For nearly a century, UNO students have been taking to the stage both on campus and across the country.
While UNO Theatre regularly performs their own productions each semester, many students and alumni make an impact by performing locally at one of the many metro area theatres. However, very rarely does an entire production have such strong UNO ties.
On Jan. 31, the BLUEBARN Theatre launched its first production of the year, "I and You," by Lauren Gunderson, the story of students who come together while completing a book report on Walt Whitman's "Leaves of Grass." The two-person play, directed by Barry Carman, features performances by Anna Jordan, a 2015 UNO Theatre graduate, and Jordan Smith, a former UNO School of Music student.
Jordan says her time at UNO was vital to becoming the actor she is today.
"I had the opportunity to work on projects of many genres in classwork, on stage, and as a director. UNO Theatre is truly a family, and I can’t imagine what my college experience would have been without it."
I love seeing younger actors come through the program who have made the decision to build their theatre life at home in Omaha and to further the professional arts scene here. It makes me feel a fun sense of Maverick pride to see that happening.
- Ashley Spessard, BLUEBARN Director of Patron Services, UNO Alumna
During her time at UNO, Jordan was involved in performances both as part of UNO Theatre as well as part of Nebraska Shakespeare's local Shakespeare on the Green series and a regional tour. She also served as a director or assistant director for five shows.
"I was really intimidated when I was in 'The 25th Annual Putnam County Spelling Bee,' but I gained confidence and skills when I had always been afraid of singing before. I also had the opportunity to play the title character in Hedda Gabler my senior year, which was challenging in ways I couldn’t have anticipated. I also co-produced a student-directed festival and directed 'The Vagina Monologues,' which was my first opportunity to direct a fully mounted production. That taught me so many lessons in collaboration, communication, how to use my voice is as an artist, and how I want to elevate others' voices and their stories."
For Smith, his time at UNO provided him valuable experiences and connections.
"I believe that a music major is one of the hardest majors at UNO; it was defintely challenging," he says. "I didn't continue school all the way through but everything I learned at UNO has taught me something valuable, whether about people, or music, or jazz, or life."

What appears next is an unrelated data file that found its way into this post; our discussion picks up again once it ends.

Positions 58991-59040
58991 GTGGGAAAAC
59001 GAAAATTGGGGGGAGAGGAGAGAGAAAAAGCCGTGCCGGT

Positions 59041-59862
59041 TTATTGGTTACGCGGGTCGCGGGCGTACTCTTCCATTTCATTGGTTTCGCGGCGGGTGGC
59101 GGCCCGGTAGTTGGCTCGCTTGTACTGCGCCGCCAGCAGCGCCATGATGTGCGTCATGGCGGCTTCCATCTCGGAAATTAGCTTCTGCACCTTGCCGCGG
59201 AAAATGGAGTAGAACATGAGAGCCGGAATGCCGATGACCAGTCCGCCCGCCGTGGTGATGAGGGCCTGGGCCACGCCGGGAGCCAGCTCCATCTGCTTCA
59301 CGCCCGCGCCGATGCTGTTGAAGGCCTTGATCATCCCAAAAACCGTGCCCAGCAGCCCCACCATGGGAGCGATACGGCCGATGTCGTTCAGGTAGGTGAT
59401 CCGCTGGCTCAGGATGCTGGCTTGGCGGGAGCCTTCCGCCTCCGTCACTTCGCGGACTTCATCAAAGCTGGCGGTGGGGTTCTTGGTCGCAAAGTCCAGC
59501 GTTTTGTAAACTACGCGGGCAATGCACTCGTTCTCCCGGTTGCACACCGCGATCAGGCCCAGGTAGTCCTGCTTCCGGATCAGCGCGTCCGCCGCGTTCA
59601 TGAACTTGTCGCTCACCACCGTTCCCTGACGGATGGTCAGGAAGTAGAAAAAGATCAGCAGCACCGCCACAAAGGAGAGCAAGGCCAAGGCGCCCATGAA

Smith says that he encourages current students to follow their dreams, no matter what it is.
"Nothing will bring you more joy than to have a career in what you love."
This sentiment is echoed by another UNO alumna, Ashley Spessard, who serves as BLUEBARN Theatre's director of patron services and earned a theatre degree from UNO in 2007.
"I’ve always been very proud of my time working at UNO and grateful for the professional development it provided me," she says. "I love seeing younger actors come through the program who have made the decision to build their theatre life at home in Omaha and to further the professional arts scene here. It makes me feel a fun sense of Maverick pride to see that happening."
In "I and You," she says both Jordan and Smith have the opportunity to take on challenging roles.
"This story is simple, yet messy. Complicated, but real. This production seems to be connecting with our youngest audiences yet since I started a year ago, and I love that the team is telling a story that appeals to an audience that might not typically see a production."
One thing both Jordan and Spessard agree on is that any current or future UNO Theatre student should take advantage of as many opportunities as they can while part of the program:
"Take chances on classes you wouldn’t think would interest you," Jordan says. "Directing really scared me at first, and I didn’t plan on taking an advanced directing class until my professor D. Scott Glasser encouraged me to. That semester was when I discovered my interest in directing, self producing, and my goal to artistic direct someday. If you don’t think you can do anything technical, take a technical class. If you don’t think you can or you don’t want to act, take an acting class. This is the time to explore every avenue in theatre in a space where it’s okay to fail and learn and try again."
"My primary interest in college was acting – but I also found a love for dramaturgy during my time there, and cultivated my administration skills," Spessard adds. "I lived in Chicago a few years ago and the preparation I had to work in Arts Administration landed me a wonderful job with an amazing company as a front of house manager. Within a year of moving back to Omaha, a position opened up here at the BLUEBARN that fit in that niche very well. Had I not been encouraged to look at my skill set as an entire individual, I might have not found these opportunities."
Performances of "I and You" run through Feb. 24.
If you have a story idea or inquiry please contact:
Randy Mattley, Communications Specialist, College of Communication, Fine Arts and Media
firstname.lastname@example.org • 402.554.3216